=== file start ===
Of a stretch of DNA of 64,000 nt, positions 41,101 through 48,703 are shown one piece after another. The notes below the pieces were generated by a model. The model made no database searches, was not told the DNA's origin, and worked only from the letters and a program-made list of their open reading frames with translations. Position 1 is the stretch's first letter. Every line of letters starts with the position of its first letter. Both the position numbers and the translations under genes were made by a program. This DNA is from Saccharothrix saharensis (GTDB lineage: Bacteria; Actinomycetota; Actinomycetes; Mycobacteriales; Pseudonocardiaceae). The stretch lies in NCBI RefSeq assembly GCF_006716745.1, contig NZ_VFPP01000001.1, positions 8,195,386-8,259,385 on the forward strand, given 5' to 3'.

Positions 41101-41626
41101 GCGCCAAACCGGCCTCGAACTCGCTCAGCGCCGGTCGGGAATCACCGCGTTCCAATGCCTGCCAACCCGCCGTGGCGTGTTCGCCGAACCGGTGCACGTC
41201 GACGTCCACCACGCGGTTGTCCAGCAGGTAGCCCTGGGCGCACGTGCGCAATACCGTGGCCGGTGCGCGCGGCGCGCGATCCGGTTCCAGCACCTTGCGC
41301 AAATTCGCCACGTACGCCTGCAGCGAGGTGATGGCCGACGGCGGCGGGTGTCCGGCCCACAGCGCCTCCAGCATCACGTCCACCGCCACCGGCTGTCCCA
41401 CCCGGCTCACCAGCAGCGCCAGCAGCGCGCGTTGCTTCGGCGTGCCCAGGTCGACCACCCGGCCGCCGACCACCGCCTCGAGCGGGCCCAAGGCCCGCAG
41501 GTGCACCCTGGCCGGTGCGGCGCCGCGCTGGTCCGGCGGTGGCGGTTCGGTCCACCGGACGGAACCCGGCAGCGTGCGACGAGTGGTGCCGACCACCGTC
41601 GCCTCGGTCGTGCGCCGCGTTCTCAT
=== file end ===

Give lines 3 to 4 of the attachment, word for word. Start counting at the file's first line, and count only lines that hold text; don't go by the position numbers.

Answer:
41101 GCGCCAAACCGGCCTCGAACTCGCTCAGCGCCGGTCGGGAATCACCGCGTTCCAATGCCTGCCAACCCGCCGTGGCGTGTTCGCCGAACCGGTGCACGTC
41201 GACGTCCACCACGCGGTTGTCCAGCAGGTAGCCCTGGGCGCACGTGCGCAATACCGTGGCCGGTGCGCGCGGCGCGCGATCCGGTTCCAGCACCTTGCGC